City Council Speaker Corey Johnson unveiled a new comprehensive agenda on how to tackle the city’s pervasive issue of food insecurity.
Joined by East New York Councilmember Rafael Espinal, the speaker presented the new report “Growing Food Equity in NYC” at P.S. 89 Cypress Hills Community School on Thursday, August 1.
The report outlines causes for the city’s hunger problem, including a lack of access to healthy and affordable food options for low-income New Yorkers, and proposed several policies that could be implemented in the coming year. The city council’s agenda includes addressing student hunger and ramping up the city’s summer meals program, expanding urban agriculture, empowering community gardeners and reducing food waste.
According to the Foodbank for NYC, an estimated 1.4 million New Yorkers are food insecure and have to rely on emergency food programs such as soup kitchens and food pantries each year.
“New York City is one of the richest cities in the world, yet more than one million of our residents are considered food insecure,” said Johnson. “That’s unacceptable.”
At the center of the council’s agenda is the city’s Office of Food Policy. Currently equipped with limited authority, Johnson hopes to transform the office into an agency that will oversee NYC’s food policies and develop a citywide food plan. The office will also be tasked with expanding existing programs such as summer meals and Health Bucks, which provides fruit and vegetable coupons to low-income New Yorkers, as well as manage the city’s school nutrition programing to increase fresh food consumption among students.
The council is looking to create an Office of Urban Agriculture to boost urban farming and empower community gardeners to help them generate income from their produce or the education they offer to the community. In addition to providing communities with cultural, educational and health benefits, community gardens can also be instrumental to reducing the heat-related effects of climate change, officials said.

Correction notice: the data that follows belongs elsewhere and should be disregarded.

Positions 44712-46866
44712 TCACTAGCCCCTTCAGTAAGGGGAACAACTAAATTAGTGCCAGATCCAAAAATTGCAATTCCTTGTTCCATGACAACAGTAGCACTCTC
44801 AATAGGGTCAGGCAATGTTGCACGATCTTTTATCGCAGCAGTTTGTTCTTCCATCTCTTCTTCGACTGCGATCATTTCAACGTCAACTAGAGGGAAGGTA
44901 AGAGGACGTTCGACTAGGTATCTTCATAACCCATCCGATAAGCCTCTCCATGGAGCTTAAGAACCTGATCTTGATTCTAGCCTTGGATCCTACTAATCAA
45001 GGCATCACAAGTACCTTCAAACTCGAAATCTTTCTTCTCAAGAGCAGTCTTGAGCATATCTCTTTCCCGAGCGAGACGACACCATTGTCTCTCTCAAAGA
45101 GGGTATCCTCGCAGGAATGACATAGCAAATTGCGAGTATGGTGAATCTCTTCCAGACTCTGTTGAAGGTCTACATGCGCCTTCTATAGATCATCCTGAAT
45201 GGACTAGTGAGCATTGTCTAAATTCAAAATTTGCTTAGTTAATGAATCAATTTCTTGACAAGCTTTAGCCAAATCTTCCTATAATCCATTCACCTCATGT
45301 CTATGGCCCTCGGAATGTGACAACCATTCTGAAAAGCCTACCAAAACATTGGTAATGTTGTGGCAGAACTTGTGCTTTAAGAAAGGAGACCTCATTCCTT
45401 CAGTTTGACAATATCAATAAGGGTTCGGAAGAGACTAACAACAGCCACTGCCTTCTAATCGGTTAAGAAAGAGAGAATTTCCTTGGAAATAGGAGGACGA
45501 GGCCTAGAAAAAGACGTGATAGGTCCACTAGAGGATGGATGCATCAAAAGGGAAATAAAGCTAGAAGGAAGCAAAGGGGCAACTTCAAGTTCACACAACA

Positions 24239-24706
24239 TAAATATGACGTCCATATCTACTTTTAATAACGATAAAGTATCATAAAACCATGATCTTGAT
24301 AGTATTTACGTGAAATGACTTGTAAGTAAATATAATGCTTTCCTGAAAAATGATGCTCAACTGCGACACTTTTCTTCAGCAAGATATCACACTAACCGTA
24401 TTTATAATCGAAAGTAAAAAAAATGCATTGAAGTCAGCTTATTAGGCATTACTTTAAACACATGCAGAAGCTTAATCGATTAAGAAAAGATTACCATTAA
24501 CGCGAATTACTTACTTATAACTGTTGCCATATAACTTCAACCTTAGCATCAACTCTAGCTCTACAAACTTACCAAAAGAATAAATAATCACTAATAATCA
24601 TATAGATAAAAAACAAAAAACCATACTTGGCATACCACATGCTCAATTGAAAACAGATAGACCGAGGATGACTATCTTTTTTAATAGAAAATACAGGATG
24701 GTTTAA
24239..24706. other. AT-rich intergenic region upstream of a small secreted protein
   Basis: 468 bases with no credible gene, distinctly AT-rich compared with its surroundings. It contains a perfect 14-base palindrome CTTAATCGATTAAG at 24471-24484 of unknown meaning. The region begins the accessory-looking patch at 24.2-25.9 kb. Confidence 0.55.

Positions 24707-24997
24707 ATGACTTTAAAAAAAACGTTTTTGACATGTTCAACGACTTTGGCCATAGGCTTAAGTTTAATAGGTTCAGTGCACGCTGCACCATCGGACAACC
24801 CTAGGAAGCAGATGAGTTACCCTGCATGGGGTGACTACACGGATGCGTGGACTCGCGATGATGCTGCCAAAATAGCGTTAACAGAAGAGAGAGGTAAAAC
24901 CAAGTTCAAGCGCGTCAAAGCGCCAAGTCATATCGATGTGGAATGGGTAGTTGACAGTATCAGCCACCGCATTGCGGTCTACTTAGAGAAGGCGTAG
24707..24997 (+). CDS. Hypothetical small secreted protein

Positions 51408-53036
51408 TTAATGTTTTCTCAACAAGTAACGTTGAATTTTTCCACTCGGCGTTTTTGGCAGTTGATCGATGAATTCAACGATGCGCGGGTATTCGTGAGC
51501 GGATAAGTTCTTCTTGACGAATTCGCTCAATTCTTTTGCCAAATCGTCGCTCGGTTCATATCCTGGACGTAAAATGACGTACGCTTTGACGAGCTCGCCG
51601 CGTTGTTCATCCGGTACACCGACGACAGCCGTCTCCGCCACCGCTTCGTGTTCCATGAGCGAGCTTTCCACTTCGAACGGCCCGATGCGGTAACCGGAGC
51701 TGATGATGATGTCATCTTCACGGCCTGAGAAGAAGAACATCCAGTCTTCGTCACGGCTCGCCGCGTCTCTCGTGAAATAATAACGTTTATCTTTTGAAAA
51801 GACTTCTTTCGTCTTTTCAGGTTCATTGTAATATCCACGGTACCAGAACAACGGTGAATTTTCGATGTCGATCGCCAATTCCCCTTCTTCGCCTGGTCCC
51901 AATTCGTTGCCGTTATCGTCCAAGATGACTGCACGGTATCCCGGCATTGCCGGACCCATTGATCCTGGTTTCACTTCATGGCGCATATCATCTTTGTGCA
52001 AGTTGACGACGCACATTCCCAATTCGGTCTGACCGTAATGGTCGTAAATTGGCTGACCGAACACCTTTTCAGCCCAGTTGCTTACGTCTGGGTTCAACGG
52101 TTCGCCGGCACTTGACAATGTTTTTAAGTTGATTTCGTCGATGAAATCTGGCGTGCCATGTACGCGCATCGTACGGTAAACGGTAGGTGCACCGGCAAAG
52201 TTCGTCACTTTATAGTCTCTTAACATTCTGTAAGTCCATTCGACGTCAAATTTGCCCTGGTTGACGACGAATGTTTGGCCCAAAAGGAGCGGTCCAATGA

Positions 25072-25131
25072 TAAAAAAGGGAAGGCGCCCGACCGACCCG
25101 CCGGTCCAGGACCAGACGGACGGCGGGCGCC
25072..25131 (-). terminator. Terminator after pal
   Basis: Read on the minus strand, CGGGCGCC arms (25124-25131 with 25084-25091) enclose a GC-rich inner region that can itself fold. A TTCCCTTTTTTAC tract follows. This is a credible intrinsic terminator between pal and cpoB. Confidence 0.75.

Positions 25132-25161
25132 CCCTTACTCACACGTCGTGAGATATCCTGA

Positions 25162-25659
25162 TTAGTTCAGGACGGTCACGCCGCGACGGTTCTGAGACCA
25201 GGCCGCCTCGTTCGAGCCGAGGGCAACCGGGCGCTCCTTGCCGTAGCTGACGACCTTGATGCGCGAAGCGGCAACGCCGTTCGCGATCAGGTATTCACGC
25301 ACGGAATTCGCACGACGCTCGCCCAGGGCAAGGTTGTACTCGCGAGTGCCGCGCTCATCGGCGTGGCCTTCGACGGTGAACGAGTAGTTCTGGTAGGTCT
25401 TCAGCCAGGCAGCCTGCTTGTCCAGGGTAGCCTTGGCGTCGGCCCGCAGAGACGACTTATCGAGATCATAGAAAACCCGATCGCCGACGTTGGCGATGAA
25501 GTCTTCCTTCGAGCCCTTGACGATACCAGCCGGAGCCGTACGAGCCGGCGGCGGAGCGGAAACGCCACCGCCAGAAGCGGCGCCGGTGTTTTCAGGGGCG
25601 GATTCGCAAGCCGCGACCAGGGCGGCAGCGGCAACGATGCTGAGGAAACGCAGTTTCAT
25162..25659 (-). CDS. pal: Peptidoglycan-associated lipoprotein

“Urban agriculture is the most underutilized tool we have to close the freshness gap in low-income communities,” said Espinal, a keen proponent of urban agriculture who has created legislation to set up an urban agriculture website. “But momentum has been building, due in large part to the city’s existing infrastructure of community gardens, rooftop farms and indoor hydroponic farming.”
The city’s food equity agenda will also focus on addressing college student hunger. The city council allocated $1 million of its FY 2020 budget for a pilot program to increase food access for food insecure CUNY students. Johnson cited a recent survey which indicated that almost half of CUNY students have experienced food insecurity.
In an effort to make healthy, affordable foods accessible in the city’s food deserts, the council plans to make more neighborhoods eligible for the Food Retail Expansion to Support Health (FRESH) zoning bonus, an intiaitve that provides grocers with tax incentives if they open their supermarkets in underserved areas.
“Food is a human right, which means as a city we need to establish food policies to help ensure that none of our residents are going hungry or relying on unhealthy foods to survive because they don’t have the means or access to nutritious meals,” said Johnson.
To see the full report, go here.